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The enigma in Beethoven’s String Quartet No. 16

Posted July. 14, 2020 07:41,   

Updated July. 14, 2020 07:41


The 17th Music in PyeongChang is held from July 22 through August 8 under the theme of “Es muss sein.” Translated as “It must be,” it is a phrase that Ludwig van Beethoven jotted down in the score of the String Quartet No. 16 in F major. On Saturday and Sunday, Gyeonggi Philharmonic Orchestra performs the orchestra version of the piece conducted by music director Massimo Zanetti.

A short phrase is written in the score of the fourth movement along with simple motifs. It says “Muss es sein? Es muss sein!” next to “the difficult decision.”

Some think that the phrase illustrates Beethoven’s efforts to explore new composition techniques that could bring about fundamental changes. However, he was not in good enough health to think about composition philosophy or techniques when he wrote the piece. The German composer passed away the following year.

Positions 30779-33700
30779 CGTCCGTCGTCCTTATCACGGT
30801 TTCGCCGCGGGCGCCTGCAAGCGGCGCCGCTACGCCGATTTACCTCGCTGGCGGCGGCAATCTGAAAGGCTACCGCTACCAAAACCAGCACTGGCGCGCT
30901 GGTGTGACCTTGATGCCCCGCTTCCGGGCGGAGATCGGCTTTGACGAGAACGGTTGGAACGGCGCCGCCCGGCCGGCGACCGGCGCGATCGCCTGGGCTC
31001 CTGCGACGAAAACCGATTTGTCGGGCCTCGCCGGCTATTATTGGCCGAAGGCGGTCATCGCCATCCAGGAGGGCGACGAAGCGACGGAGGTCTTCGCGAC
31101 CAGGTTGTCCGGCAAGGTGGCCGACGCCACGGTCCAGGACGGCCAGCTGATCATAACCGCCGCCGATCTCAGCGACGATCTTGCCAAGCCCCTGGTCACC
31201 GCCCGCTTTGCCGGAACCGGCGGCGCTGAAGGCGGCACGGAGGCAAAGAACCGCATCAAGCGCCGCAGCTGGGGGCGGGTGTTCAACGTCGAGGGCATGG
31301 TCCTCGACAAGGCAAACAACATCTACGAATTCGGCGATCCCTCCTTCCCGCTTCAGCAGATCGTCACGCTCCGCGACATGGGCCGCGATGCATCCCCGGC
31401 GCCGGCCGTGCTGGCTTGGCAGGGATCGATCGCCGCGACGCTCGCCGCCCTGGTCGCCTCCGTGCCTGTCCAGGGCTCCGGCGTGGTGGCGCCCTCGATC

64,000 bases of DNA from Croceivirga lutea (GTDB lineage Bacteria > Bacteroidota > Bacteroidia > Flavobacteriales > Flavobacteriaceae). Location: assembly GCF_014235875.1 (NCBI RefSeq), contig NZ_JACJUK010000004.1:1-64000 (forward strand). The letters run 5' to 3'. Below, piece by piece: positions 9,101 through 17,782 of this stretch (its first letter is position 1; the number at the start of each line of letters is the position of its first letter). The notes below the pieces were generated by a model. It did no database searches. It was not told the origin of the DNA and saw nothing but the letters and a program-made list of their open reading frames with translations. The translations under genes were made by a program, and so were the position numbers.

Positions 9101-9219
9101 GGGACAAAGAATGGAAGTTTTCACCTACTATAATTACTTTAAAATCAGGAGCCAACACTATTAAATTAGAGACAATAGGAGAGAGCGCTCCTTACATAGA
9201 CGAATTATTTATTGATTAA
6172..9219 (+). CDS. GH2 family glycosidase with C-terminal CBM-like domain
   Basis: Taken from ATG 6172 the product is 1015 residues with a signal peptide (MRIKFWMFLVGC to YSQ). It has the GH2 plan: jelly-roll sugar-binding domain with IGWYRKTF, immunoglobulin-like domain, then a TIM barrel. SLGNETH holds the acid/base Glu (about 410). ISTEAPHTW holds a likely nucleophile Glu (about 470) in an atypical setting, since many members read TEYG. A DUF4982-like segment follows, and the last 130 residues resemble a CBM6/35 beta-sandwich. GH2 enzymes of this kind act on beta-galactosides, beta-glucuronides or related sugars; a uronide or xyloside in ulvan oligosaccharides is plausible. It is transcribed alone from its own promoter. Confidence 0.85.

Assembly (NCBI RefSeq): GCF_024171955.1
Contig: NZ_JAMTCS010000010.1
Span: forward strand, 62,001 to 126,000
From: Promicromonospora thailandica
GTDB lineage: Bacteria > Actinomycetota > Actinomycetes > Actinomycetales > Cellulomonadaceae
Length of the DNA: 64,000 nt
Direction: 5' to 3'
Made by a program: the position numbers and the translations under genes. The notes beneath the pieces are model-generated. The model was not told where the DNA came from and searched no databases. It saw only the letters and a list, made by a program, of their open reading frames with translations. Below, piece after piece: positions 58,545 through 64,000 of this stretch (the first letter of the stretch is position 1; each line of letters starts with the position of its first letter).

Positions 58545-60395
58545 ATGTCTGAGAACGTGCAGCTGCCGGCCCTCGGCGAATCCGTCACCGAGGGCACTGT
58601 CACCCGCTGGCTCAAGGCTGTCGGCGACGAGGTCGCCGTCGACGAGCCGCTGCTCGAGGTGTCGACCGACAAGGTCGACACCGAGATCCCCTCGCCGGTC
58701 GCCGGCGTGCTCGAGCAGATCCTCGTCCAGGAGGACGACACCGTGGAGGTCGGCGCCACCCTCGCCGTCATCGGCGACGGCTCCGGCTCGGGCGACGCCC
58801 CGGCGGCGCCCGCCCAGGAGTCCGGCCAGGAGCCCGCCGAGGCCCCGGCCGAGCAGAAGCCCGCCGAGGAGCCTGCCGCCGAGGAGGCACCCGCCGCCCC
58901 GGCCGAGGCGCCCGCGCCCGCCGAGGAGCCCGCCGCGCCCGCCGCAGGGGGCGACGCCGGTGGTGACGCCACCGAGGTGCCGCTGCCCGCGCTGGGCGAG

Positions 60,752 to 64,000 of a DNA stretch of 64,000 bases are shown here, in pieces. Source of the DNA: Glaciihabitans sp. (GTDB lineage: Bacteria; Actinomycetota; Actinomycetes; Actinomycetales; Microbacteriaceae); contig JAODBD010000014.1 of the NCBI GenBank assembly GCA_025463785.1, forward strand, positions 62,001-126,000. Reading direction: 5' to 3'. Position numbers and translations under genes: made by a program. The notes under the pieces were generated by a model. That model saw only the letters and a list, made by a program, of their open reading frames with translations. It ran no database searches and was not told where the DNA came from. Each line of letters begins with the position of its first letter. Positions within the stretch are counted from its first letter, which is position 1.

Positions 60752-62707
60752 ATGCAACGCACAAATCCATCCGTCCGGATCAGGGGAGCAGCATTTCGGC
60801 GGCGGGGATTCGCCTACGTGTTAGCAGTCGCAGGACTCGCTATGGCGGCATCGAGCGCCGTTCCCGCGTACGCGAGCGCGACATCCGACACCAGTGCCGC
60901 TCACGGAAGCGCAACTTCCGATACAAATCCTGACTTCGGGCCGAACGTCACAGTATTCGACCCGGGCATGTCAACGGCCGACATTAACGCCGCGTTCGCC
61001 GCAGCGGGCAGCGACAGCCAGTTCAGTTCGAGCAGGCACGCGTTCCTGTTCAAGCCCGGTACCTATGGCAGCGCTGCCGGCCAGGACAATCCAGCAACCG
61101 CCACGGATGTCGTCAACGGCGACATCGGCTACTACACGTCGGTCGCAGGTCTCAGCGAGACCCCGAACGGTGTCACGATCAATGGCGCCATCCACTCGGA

Zanetti suggested interpreting it in our own way and said “it” was music for him. “It must be music! It must be life,” he said. “We need to go back to the life we used to enjoy and find things that matter to our souls.”

Son Yeol-eum, art director of the PyeongChang music festival, said she decided to use the phrase as the theme of this year’s festival because the weight of the words in the phrase speak to the difficult situation we are facing in 2020.

On a side note, English composer Edward Elgar wrote a symphony entitled “Enigma Variations” a century after Beethoven left the “enigmatic” memo. He said there is a hidden theme that goes through the piece but did not reveal what it was. It “could be” this. The notes of the first part of “Enigma Variations” have the same motif as Beethoven’s “It must be” when inverted. Elgar probably wanted to pay homage to the great composer who left a mysterious note 100 years ago with his own “enigma.”